I feel like film is the exact same way – not only did everyone have to be in the same room to create the film, but you need to share the experience of watching it with an audience as well because it will change the energy of the film entirely. Have you ever had a movie that you loved as a child and watched on VHS constantly, and then had the opportunity to see it projected on film in a theater? I will bet you dollars to doughnuts that it seemed like an entirely different film. People will laugh at jokes you never got, and particular moments will stand out to you in a way that they never did before. The movie didn’t change, but the environment you watch it in will change your perception of it completely. I’m not a spiritual person, but the energy I can feel when I am in a packed theater with a crowd who is overflowing with excitement to see a film? That is an extraordinary and sacred feeling.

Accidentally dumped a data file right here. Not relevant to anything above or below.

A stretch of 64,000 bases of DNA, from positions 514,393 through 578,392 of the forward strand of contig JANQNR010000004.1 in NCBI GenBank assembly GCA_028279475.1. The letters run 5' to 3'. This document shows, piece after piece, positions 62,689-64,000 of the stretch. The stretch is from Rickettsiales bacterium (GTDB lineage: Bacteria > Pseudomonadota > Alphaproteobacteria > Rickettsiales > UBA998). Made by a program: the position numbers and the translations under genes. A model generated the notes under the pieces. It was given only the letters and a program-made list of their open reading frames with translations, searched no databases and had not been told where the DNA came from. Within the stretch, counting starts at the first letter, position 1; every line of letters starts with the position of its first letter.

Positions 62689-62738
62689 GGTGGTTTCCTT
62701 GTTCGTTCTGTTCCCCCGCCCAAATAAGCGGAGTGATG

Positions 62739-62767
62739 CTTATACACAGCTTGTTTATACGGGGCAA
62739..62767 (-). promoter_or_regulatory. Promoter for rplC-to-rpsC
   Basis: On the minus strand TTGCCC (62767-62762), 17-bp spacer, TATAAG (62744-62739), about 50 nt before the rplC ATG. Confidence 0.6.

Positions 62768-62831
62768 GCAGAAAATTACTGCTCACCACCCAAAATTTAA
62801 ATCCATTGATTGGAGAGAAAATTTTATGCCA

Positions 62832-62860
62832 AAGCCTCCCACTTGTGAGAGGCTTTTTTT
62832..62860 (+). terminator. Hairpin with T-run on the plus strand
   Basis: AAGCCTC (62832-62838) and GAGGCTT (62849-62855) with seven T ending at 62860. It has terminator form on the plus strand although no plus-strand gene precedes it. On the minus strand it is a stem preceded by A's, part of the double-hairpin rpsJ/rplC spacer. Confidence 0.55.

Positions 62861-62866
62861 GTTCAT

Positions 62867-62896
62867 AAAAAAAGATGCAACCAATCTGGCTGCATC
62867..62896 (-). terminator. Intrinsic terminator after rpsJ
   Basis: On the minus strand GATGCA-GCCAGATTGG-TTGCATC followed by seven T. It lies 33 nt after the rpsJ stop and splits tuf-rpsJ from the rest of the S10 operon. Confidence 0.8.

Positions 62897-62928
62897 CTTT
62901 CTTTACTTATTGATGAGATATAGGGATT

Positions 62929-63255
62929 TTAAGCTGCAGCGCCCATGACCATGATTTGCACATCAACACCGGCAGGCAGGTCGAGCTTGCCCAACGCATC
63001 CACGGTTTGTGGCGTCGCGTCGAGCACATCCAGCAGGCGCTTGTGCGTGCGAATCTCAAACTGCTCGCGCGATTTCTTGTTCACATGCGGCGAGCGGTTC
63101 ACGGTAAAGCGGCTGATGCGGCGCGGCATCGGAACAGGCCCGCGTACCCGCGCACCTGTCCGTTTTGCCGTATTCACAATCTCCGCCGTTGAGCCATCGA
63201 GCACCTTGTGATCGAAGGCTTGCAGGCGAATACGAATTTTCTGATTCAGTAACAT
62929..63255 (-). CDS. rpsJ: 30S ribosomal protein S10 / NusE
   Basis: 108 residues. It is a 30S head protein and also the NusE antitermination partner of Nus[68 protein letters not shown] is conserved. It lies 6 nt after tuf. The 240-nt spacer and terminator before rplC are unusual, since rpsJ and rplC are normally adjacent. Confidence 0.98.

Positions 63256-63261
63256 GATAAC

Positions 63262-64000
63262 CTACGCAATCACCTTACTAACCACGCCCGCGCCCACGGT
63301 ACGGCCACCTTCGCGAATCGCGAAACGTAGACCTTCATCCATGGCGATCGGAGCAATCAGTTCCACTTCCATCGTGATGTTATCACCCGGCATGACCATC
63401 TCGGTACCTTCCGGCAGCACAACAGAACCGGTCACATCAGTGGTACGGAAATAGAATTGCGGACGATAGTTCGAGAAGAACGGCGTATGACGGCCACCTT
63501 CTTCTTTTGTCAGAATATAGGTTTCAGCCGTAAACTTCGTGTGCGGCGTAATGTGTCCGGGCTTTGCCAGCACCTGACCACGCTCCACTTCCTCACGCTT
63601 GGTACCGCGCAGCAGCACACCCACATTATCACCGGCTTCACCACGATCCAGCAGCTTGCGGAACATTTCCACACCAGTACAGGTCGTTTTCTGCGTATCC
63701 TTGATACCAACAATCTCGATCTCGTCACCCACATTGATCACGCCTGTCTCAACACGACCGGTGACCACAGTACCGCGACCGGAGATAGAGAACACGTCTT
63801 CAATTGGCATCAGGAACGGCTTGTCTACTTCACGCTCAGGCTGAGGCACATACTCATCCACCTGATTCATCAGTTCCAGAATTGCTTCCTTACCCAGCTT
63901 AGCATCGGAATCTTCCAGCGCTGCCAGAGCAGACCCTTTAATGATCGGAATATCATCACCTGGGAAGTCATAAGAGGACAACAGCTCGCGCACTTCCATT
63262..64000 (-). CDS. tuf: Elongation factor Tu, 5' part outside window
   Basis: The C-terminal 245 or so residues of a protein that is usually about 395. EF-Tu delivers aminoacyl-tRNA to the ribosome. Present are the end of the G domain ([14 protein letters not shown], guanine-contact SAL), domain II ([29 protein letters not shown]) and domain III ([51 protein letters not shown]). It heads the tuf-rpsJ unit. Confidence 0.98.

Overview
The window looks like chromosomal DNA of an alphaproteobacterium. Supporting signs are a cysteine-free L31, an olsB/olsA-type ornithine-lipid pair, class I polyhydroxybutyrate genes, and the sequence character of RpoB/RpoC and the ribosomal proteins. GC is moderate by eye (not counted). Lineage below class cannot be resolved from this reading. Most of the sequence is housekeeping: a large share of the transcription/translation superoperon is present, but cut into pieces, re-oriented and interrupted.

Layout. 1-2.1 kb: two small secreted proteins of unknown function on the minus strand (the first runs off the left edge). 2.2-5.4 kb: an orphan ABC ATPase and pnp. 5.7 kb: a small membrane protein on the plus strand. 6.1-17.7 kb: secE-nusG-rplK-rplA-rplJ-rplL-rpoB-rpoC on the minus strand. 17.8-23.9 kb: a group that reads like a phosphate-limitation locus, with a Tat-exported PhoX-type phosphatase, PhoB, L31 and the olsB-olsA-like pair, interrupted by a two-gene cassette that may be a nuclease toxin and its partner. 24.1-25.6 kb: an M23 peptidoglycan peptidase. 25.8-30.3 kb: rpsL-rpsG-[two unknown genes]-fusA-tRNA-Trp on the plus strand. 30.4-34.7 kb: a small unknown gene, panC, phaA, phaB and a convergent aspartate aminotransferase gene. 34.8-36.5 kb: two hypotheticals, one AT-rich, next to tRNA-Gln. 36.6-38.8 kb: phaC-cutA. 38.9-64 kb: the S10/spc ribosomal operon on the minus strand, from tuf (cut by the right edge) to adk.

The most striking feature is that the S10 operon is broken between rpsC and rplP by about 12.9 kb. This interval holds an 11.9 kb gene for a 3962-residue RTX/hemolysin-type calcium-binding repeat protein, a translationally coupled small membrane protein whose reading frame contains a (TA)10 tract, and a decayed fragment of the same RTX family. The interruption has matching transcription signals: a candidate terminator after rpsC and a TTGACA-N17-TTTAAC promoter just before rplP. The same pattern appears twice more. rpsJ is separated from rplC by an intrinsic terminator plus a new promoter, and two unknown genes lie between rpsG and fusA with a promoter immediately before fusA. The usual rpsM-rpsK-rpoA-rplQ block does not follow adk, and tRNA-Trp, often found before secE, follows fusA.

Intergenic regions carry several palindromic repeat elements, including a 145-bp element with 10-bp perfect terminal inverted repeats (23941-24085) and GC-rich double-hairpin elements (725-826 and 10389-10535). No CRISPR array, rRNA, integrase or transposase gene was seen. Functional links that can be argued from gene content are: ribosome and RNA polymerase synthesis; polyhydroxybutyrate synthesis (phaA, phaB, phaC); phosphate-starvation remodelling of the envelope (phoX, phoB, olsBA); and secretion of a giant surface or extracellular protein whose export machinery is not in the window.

I am in no way a technophobe. I celebrate the advancement of technology for many reasons. My point is that I just can’t understand why if humans looking want to feel connection and unity with other humans, why do we continue to distance ourselves from that goal? The funny thing is that as much as humans desire true connections with other humans, we keep inventing technology that takes us further and further away from it. Human interaction is essential to existence. Why, then, are we allowing everything that is human about art to be taken away? Music created entirely through a computer, with vocals run through auto tune so that they are essentially digital and sound nothing like an actual person’s voice. CGI is fantastic, but lacks the physical presence that practical effects have. Digital films may be crisp and pristine, but also feel cold and detached. I have no idea what the future will look like anymore. In just the last decade, I feel that the transition from community to individuality has already begun to change mankind. I feel the lack of consideration for others and the loss of interest in public art forms is the tip of the iceberg – where it goes in the next fifty years is anyone’s guess.